Another month, another first visit to a relatively new East London venue. They seem to be being drawn to this area like…. something. I’m sure it’ll come to me. Recently, people have been lamenting the loss of the Borderline, but The Moth Club is certainly close to being a serviceable replacement in terms of capacity. It could do with larger restrooms, but there’s probably not much that can be done with that. The building itself is an old working man’s club, and, sparkly gold ceiling aside, the decor has a distinctly seventies feel. It’s a cosy space, but the room’s dimensions are a little on the long-and-thin side, which together with a low stage height means that the back half of the crowd isn’t seeing much more than the tops of singer’s heads.
It’s a relatively short, sharp night with just the one opening act, the ever dependable Haggard Cat. It was actually at one of Jamie’s previous shows that I first encountered Haggard Cat, or as they were then known HCBP. At that time, it was a novelty to see guitarist Matt actually stand still for more than four bars, as both he and drummer Tom were one half of the dangerously kinetic Heck. Since Heck’s sad demise, as Haggard Cat the pair have continued to kick out a stream of no-nonsense, feel-good rock songs. The shows may not be as physically dangerous as they used to be, but they are packed with great songs and, thanks to a multi-amp rig, a satisfyingly thick sound. Matt can’t quite make it through the whole set with both feet on the stage, so stalks out through the crowd towards the end of the set to play a few bars stood on a table at the back of the room. Just like old times.
As with most duos, the connection between the two is everything – and that connection is most evident as they peer down the length of the venue at each other, searching for the next cue. They play with an infectiously obvious passion and pleasure, and when coupled with the quality of the songwriting, they are setting themselves up to be another addition to the list of Brit-rock greats, alongside the like of the Wildhearts and Jamie’s previous band, Reuben.
Of course, we get a couple of Reuben songs sprinkled through Jamie’s set. Jamie even mentions, during one of his easy-going between song chats with the crowd, that he tried to pick a song from every album he’d released for tonight’s setlist. It’s a nice touch, and one that neatly side-steps the issue of how to tour a covers album without turning into a covers band. Nevertheless, Shuffle – released in the summer – is still the most heavily represented album, shortly followed by it’s predecessor Devolver.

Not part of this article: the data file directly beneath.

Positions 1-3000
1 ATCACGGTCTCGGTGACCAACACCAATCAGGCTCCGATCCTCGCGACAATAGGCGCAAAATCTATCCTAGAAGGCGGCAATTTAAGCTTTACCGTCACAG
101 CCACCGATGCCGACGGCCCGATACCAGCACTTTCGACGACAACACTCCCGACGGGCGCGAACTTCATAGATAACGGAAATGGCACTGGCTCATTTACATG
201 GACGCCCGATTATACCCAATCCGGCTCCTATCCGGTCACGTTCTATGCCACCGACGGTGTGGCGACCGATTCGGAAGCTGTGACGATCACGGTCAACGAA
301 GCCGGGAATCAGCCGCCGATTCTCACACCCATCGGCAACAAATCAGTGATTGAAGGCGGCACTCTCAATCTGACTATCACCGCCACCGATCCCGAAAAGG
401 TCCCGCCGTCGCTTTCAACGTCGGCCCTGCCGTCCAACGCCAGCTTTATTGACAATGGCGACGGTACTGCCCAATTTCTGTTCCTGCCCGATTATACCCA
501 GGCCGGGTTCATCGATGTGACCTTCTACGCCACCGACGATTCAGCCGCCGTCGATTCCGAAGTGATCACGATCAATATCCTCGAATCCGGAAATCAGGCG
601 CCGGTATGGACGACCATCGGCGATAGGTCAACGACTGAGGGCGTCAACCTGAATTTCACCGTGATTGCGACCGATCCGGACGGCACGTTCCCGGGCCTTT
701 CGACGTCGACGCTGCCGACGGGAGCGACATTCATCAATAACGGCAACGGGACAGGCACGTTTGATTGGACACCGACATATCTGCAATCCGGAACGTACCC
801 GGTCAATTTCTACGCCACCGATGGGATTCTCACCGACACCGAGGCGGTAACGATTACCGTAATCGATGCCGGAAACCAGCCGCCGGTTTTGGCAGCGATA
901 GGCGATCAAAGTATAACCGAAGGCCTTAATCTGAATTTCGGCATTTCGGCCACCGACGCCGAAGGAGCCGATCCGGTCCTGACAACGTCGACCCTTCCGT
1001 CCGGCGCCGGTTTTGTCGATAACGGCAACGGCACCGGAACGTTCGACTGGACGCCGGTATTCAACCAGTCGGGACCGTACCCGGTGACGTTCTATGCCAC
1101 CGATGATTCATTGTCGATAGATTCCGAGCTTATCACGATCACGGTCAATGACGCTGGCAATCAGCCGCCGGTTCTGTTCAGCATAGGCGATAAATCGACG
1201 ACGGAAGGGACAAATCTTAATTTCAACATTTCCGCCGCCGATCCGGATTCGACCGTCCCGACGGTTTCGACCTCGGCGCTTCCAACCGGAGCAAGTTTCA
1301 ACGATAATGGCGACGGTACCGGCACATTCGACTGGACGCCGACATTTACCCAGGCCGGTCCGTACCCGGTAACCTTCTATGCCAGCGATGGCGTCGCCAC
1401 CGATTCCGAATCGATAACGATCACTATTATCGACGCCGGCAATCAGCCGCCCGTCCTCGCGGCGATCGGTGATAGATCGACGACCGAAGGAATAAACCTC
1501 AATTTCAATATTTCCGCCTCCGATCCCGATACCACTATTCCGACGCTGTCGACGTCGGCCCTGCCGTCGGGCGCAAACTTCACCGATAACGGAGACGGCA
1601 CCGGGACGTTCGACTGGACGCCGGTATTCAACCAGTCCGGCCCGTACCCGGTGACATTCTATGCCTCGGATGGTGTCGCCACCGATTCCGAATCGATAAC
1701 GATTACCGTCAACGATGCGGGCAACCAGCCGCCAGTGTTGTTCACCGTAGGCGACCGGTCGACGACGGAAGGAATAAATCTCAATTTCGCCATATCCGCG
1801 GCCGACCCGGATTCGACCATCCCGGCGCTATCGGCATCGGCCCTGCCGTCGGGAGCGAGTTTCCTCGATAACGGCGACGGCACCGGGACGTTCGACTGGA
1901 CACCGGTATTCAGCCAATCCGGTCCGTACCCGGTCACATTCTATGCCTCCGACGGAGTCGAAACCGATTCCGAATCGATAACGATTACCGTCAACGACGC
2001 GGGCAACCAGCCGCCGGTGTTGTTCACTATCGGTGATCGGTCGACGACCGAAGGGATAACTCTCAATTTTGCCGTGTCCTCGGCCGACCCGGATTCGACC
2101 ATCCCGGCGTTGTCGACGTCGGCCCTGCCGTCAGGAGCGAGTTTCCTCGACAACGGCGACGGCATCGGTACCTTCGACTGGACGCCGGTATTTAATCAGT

The set opens with his flatly outstanding re-interpretation of “Tomorrow Never Knows”, a hippy-dippy Beatles track masterfully transformed into a heavy-jacketed riff anthem in probably the most inspired moment of Shuffle. I won’t be at all surprised if it remains a staple of Jamie’s set for some time to come.
After kicking off his solo career with a full backing band, he has settled into taking to the stage with only a drummer, Jack, for company. As the set progresses, he switches between electric guitar, bass (coupled with an amusing and self-depreciating story about contractual obligations) and acoustic guitar. The Reuben songs peppered through the set get the crowd bouncing, and they are in fine voice throughout, spontaneously picking up the backing vocal parts. Towards the end of the set, he helps to usher a couple of visibly over-inebriated people out of harm’s way for when the moshpit kicks off again and is consistently funny and entertaining. Judging by the crowd reactions, there is now a fairly even split between those who have followed Jamie since the Reuben days, and those who have found him through his more recent solo work, but the mix of songs seems to keep everyone happy.
Put simply, Jamie Lenman is to British Alt-rock what Devin Townsend is to North American Prog-metal. He has cultivated his own universe where he can go pretty much wherever he pleases – from big band swing to caustic hardcore – and amassed a minor army of completely devoted, slightly nerdy fans happy to follow wherever he leads. I can’t think of many other performers, other than Devin, who can so completely hold a room practically single-handedly. Although all the parts are familiar, they are put together with such care and such skill that it’s hard to not have a good time. What’s more, Jamie is almost as prolific as Devin, so we also get a brand new song in the set. New songs mean new albums. New albums mean new shows. This can only be a good thing.